For all his life, Enrico Pavesi has lived next to the field where Bugatti’s Italian factory took root, so he knows the story better than most. Since Bugatti’s plant sprung up on the side of a busy freeway near Modena, Italy, in 1990, Pavesi’s family has diligently looked after it. His family is intertwined with its history, arguably doing more to keep Bugatti’s obscure Italian heritage alive than anyone else.
“We still get mail from people who don’t know the factory closed. They send us their resume, or sketches that they’ve drawn, and ask if we can give them a job,” Pavesi tells me as we walk into the abandoned glass-walled building in which the Bugatti EB110 once came to life.
Pavesi’s father, Ezio, was hired as a groundskeeper in 1990. He brings the backdrop to life as he weaves through the rise and fall of Bugatti’s infamous Blue Factory in Campogalliano.
From flammkuchen to pizza
Locals still speak the name of industrialist Romano Artioli with near-superstitious awe. He is the man who purchased the rights to the long-dormant Bugatti brand in 1987 and commissioned the factory the following year. Although Bugatti was founded in Alsace, France, he chose to base the born-again automaker in a small, quiet town on the outskirts of Modena, in the area where several other companies were already peddling exotics. You might have heard of them.
From behind his desk, he could nearly hear a Ferrari F40’s mighty turbochargers whirring away as it sped out of the company’s headquarters. Lamborghini manufactured the scissor-doored, V-12-powered Countach a little bit farther away, and it tested each example on the cypress-lined roads Artioli might have driven on to take his family out to gelato. His goal wasn’t to play follow the leader, though. He wanted to tap into the Italian Motor Valley’s vast talent pool and benefit from its latticework of suppliers well-versed in making parts for high-end cars. Alsace has great wine, and the flammkuchen in Strasbourg is at least as good as the pizza in Bologna, but Bugatti’s traditional home region offered none of the advantages of Italy’s Emilia-Romagna.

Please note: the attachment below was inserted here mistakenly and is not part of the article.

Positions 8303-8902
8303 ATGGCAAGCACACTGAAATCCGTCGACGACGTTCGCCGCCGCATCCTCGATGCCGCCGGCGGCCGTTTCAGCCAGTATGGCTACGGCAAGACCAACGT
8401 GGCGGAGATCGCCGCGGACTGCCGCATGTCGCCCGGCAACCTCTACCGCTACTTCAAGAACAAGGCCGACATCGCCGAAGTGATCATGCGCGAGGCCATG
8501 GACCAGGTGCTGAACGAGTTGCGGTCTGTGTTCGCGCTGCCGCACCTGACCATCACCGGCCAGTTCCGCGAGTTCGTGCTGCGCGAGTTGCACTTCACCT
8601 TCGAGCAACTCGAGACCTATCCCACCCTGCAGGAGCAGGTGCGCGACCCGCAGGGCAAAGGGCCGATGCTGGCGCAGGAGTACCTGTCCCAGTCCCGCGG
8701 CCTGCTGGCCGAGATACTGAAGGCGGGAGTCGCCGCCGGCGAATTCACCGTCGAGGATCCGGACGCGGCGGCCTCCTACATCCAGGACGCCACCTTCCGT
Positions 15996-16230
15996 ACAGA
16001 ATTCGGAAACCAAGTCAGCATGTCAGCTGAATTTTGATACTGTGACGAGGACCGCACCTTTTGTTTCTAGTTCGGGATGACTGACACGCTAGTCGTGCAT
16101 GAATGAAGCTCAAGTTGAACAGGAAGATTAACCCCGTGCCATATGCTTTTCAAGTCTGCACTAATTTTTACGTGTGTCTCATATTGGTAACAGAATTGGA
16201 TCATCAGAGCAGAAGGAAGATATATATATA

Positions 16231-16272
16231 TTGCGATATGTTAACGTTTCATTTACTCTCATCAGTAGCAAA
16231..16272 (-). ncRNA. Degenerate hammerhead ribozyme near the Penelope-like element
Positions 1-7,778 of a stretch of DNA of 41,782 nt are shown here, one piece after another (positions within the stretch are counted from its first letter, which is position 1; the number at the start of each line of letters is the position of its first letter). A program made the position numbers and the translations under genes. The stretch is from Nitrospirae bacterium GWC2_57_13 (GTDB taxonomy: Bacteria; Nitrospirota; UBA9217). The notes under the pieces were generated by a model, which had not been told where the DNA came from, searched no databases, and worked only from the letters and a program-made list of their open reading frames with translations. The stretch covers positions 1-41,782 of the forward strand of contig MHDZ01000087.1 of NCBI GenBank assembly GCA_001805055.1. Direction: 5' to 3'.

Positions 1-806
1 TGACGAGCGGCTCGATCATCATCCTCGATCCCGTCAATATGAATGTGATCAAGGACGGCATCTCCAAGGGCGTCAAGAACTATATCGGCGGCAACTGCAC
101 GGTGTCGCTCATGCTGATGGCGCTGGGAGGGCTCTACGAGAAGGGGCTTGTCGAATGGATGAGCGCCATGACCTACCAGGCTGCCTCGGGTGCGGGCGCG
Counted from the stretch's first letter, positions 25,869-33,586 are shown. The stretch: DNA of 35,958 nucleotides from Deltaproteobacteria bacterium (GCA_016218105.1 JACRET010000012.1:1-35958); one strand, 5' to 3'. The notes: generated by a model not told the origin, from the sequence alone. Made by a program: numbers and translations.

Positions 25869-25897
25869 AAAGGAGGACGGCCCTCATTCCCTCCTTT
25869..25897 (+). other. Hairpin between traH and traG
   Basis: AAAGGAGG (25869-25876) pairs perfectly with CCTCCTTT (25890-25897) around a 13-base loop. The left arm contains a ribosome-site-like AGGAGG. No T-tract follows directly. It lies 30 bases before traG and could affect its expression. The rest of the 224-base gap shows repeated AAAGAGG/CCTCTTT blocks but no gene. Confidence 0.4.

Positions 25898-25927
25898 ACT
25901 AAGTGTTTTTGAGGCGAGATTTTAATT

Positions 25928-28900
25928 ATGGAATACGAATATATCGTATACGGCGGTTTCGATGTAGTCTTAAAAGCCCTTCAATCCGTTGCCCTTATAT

Working closely with architect Giampaolo Benedini, Artioli envisioned a state-of-the-art industrial complex designed around the people working in it, not around the product it built. Glass walls let natural light in, and air conditioning—a rare luxury in Italy at the time—kept the temperature in check. Never an elitist, Artioli ran Bugatti from a small, modestly-appointed office, and normally ate in the same cafeteria as assembly line workers, even if he was hosting guests like Michael Schumacher.
Artioli accomplished a lot with a little. He successfully launched production of the EB110, an often-forgotten supercar that pelted Bugatti into the modern era and laid the foundations the Veyron and the Chiron stand on. He planned several follow-up cars, including a super-sedan tentatively called EB112, a United States-bound model aptly called America, and he also purchased Lotus from General Motors. The Elise is notably named after his granddaughter Elisa.
His empire wasn’t future-proofed, and it crumbled in the middle of the 1990s. Some say he bit off more than he could chew with Lotus, while others argue the economic downturn that swept across Europe and the United States drove the final nails into Bugatti’s coffin. To an extent, both arguments are valid. What’s certain is that Bugatti filed for bankruptcy in 1995 after making 128 examples of the EB110. Germany-based Dauer purchased the remaining stock of parts and made four additional cars.